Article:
By James Clarke
BBC News, England
The South East has had such low rainfall over the past year it is dangerously low on water when most of England has no real shortage at all.
South East Water issued a 'wanted' poster to ask for help saving water
The region has had below-average rainfall 14 months in a row, with water companies in Kent, Sussex and London appointing drought planning teams.
But areas in the North and West have had no such problems.
The Environment Agency said the contrast was solely down to the regional difference in rainfall levels.
The Consumer Council For Water backed those claims, agreeing that outside of the South East, East Anglia and parts of central England there were no real problems.
'Driest since 1920s'
Last month was the driest January since 1997 across England and Wales.
But the general trend since the end of 2004 has been for the South East, East Anglia and central Southern England to receive far less rain than other parts of the UK.
While the South East has had only about 40% of its average rainfall over the winter, some regions have had more rain than they would normally expect to get.
Lisa Beechey, of the Environment Agency, said: "We are really focusing on the South East.
"The last 15 months have been the driest period since the 1976 drought, but there are some areas where it has been the driest since the 1920s.
"The rest of England and Wales has had at least close-to-average rainfall. If below-average rain continues across the next few months you might see localised problems, but the South East is where the environmental impact is."
Environment Agency figures showed in the first week of February most of England and Wales received less than 10% of the average February rainfall.
Southern England received about 4% of the average.
Its data also showed the River Thames at Kingston had flows that were only 28% of the average for this time of year, with other rivers in the South East also close to their lowest ever recorded levels.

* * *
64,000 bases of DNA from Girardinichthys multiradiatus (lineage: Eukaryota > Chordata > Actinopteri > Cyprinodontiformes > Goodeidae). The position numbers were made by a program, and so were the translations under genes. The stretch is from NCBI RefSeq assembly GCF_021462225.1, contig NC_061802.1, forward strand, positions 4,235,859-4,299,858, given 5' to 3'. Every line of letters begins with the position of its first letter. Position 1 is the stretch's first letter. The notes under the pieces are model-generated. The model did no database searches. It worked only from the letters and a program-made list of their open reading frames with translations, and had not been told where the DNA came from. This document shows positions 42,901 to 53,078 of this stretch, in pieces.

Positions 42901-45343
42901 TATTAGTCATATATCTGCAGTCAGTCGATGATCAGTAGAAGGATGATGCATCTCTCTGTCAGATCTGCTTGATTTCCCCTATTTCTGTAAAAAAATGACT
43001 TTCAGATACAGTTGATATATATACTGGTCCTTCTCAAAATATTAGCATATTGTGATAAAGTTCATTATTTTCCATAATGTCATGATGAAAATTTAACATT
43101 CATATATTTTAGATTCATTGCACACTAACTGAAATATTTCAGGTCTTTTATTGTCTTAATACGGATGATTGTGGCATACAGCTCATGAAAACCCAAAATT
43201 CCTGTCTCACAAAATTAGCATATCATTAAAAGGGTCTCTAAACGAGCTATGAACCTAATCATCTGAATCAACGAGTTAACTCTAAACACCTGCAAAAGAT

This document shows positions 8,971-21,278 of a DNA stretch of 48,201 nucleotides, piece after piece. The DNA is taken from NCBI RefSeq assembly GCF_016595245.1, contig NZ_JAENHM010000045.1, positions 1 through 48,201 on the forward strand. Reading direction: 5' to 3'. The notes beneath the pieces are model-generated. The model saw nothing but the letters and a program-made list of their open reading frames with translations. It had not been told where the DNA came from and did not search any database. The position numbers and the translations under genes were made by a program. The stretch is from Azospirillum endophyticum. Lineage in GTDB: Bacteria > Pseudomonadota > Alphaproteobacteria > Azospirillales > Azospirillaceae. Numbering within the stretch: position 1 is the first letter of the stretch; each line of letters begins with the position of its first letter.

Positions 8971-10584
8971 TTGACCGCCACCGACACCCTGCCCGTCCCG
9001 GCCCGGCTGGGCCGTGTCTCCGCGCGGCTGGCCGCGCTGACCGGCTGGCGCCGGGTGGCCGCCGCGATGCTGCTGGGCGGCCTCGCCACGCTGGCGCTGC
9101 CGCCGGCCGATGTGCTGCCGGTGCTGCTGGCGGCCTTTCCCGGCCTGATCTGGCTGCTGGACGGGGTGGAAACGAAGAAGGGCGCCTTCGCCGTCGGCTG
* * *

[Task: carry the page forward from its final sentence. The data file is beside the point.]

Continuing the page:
Ms Beechey said as well as the problems caused to the public by the shortage of water, the drought was "definitely impacting on the environment".
She said: "When the drought finally ends, we could be looking at quite a few years, with at least average rainfall, before things could return to normal.
"If fish populations have been affected, it could take years before numbers get back up.
"For example with the low river levels over winter, the salmon population in the Hampshire Avon failed to reach their normal spawning area - they weren't able to get to some parts of the river.
Images of Weir Wood Reservoir a year apart show how water levels fell
"Some plants that are used to living in mostly wet environments could die and be replaced by weeds and low river levels usually result in an increase in silt, which can block rivers."
Figures from water supplier Mid Kent Water show people in the South East use about 15 litres of water each per day more than people in the North East, which the water firm thinks is partly due to there being more people living on their own in the South East.
The fact the region is densely populated in comparison with some parts of the country means even more water is used.
Susan Adams, of the Consumer Council For Water, said: "People do use more water in the South East but it's down to the weather as well, it's been very dry in that area.
"England is quite dry, people think it rains all the time here but it's a dry country."
But while England may be a dry country, some parts are drier than others.
James Perowne, Midlands region chairman of the Consumer Council for Water, said: "The West, North West and Scotland have had a very wet winter.
The average garden sprinkler uses over 1,000 litres of water an hour
"And Wales, where Birmingham gets its water from, has had more than its fair share of water this winter.
"If people are sensible we won't have a problem in the Midlands.
"Despite having a drier than average winter in the east of the region there really should be no water shortage this summer."
Knowing that water is becoming a scarce resource, water firms, particularly those in the drought-hit South East, are trying to limit the amount wasted.
Several firms in the South East imposed hosepipe bans in 2005, the first in the UK for nine years. Southern Water, South East Water and Mid Kent Water still have bans in place.
Attempts are being made to encourage developers building new homes to take economical water use into account.
And firms have reduced the amount of water lost through leaking pipes.
Thames Water replaced Victorian mains in West Brompton in west London with seven miles of new plastic pipes at a cost of £5.3m.
It claims the work has saved 1.7m litres of water a day - enough to supply more than 10,500 people - and has reduced the number of burst pipes in nearby houses.